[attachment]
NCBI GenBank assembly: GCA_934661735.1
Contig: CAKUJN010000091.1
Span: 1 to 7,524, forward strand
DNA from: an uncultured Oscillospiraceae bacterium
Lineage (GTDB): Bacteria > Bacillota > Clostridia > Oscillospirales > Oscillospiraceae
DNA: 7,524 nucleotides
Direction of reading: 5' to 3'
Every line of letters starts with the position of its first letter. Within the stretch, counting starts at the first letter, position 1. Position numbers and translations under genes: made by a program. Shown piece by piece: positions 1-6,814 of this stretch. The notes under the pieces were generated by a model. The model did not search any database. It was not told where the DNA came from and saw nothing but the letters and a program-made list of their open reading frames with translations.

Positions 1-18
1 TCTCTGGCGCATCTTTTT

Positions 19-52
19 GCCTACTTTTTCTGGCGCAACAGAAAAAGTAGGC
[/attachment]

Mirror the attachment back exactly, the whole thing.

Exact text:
NCBI GenBank assembly: GCA_934661735.1
Contig: CAKUJN010000091.1
Span: 1 to 7,524, forward strand
DNA from: an uncultured Oscillospiraceae bacterium
Lineage (GTDB): Bacteria > Bacillota > Clostridia > Oscillospirales > Oscillospiraceae
DNA: 7,524 nucleotides
Direction of reading: 5' to 3'
Every line of letters starts with the position of its first letter. Within the stretch, counting starts at the first letter, position 1. Position numbers and translations under genes: made by a program. Shown piece by piece: positions 1-6,814 of this stretch. The notes under the pieces were generated by a model. The model did not search any database. It was not told where the DNA came from and saw nothing but the letters and a program-made list of their open reading frames with translations.

Positions 1-18
1 TCTCTGGCGCATCTTTTT

Positions 19-52
19 GCCTACTTTTTCTGGCGCAACAGAAAAAGTAGGC